Bruce Springsteen and the E Street Band — Philadelphia, PA. March 28, 2012.

There are few things in this world I believe in as much as I believe in Bruce Springsteen and the E Street Band and last night, my faith was once more renewed.

Bruce Springsteen and the E Street Band rolled into Philadelphia last night and brought with them absolution — sanctifying a sea of thousands. They do not, will not, cannot promise life everlasting but they sure as hell delivered on the promise of life right now.

The show was a combination of:

– New stuff: tracks from Wrecking Ball all of which were pretty great and some of which were heavily inspired by Irish music. Crank up the volume a little and Death of My Hometown could be the greatest song Flogging Molly or the Dropkick Murphys ever wrote.

– Old stuff from The Rising album including the eponymous track, Waiting On A Sunny Day and My City of Ruins.

– Really old stuff: The Way You Do The Things You Do by Smokey Robinson and 634-5789 by Wilson Pickett.

– The classics: The ones that live deep inside of you – Thunder Road, Dancin’ In The Dark, Glory Days and the ineffable Born To Run.

And Atlantic City.

I love this song. No, really. I love this song with the sort of irrational ferocity usually reserved for one’s own flesh and blood. And I am the worst kind of canonist in defense of this piece of music.

“You don’t like that song? What is wrong with you? You know, I don’t even care what’s wrong with you. What I do know is that your mother is ashamed of raising a child with such piss-poor taste. Oh and for the record? You’re half the man she is.”

Yes, I am both horrible and passionate.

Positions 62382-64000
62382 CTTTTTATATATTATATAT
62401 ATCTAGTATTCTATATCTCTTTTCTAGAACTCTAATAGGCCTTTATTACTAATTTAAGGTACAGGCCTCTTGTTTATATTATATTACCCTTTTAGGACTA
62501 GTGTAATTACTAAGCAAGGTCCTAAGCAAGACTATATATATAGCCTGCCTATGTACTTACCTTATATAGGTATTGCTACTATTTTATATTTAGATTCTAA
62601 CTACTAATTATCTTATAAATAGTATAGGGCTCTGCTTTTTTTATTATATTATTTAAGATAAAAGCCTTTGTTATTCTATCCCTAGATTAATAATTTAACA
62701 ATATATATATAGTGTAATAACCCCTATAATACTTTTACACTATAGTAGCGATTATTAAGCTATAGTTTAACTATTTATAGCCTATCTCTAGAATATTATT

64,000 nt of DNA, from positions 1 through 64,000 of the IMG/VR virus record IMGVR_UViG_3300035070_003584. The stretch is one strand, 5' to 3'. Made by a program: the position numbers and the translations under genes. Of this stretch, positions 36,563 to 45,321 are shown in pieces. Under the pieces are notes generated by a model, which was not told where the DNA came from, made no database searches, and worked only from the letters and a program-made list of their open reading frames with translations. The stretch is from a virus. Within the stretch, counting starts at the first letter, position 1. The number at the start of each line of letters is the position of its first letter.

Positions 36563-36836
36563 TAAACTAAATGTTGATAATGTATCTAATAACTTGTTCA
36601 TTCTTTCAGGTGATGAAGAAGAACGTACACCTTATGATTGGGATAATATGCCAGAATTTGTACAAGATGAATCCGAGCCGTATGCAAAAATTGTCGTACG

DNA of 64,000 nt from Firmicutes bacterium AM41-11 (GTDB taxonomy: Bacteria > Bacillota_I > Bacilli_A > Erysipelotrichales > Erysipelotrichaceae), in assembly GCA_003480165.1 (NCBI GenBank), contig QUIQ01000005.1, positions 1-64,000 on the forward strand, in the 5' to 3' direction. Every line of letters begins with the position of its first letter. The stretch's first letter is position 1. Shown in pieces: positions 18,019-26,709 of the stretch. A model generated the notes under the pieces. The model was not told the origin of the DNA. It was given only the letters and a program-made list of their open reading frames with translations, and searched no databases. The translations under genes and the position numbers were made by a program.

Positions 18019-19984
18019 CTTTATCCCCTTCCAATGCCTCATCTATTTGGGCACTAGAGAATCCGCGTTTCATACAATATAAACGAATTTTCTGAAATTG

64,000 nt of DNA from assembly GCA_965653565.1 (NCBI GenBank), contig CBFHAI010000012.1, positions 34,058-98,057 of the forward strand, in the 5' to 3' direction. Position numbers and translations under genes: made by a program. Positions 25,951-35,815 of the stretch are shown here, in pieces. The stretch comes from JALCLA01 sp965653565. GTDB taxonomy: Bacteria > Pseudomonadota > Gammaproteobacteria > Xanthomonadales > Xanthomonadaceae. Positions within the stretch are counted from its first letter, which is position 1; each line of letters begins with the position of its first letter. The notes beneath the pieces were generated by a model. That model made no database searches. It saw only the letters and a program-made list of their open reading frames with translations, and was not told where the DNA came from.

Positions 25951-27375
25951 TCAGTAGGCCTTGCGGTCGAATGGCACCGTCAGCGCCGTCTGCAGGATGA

Last night, I heard this song the way it is meant to be heard — live with the entire E Street Band backing Springsteen’s gravelly vocals.

And I know I’m this little ball of hyperactive, hyper-verbose hyperbole but I swear — my life is changed as a result. I feel a little more complete. Like I experienced something that was meant to happen. Guess that’s what happens when you truly love some silly little piece of music so much that it hurts.

The show was definitely bittersweet, serving as part memorial to the dearly departed Big Man himself, E Street saxophonist Clarence Clemons.

Nowhere was this more evident than during 10th Avenue Freeze Out.

A staple of the E Street catalog and requisite barn burner, the song features the lyric:

When the change was made uptown
And the Big Man joined the band

Usually, this is the part of the show when Clemons kicks in with a sax solo, the entire audience breaks out in goosebumps and Bruce Springsteen’s face lights up with an almost child-like joy. As if he has just realized that he’s Bruce fuckin’ Springsteen.

However last night the music dropped, Springsteen held out his mic and the audience launched into two whole minutes of the most raucous cheering and applause I have ever heard.

Springsteen used the power and glory, the ministry and the magic of rock ‘n roll to make a joyous noise unto the Lord and punch a hole straight to heaven in the hopes of showing the Big Man just how much he is missed.

I hope he heard us. In fact, I’m willing swear that he did.

Clemons’ nephew, Jake stepped into some huge shoes as the new saxman of the E Street Band and the guy did an amazing job, proving that as usual – Bruce was right.

The E Street Band will never really die. Palm Beach may take his bones but E Street will forever keep the Big Man’s soul.

I heard a rumor that Bruce and the band will be back in the fall and when he is, I will be there once again. Standing in my seat and cheering until my voice is hoarse.

No retreat, baby. No surrender.


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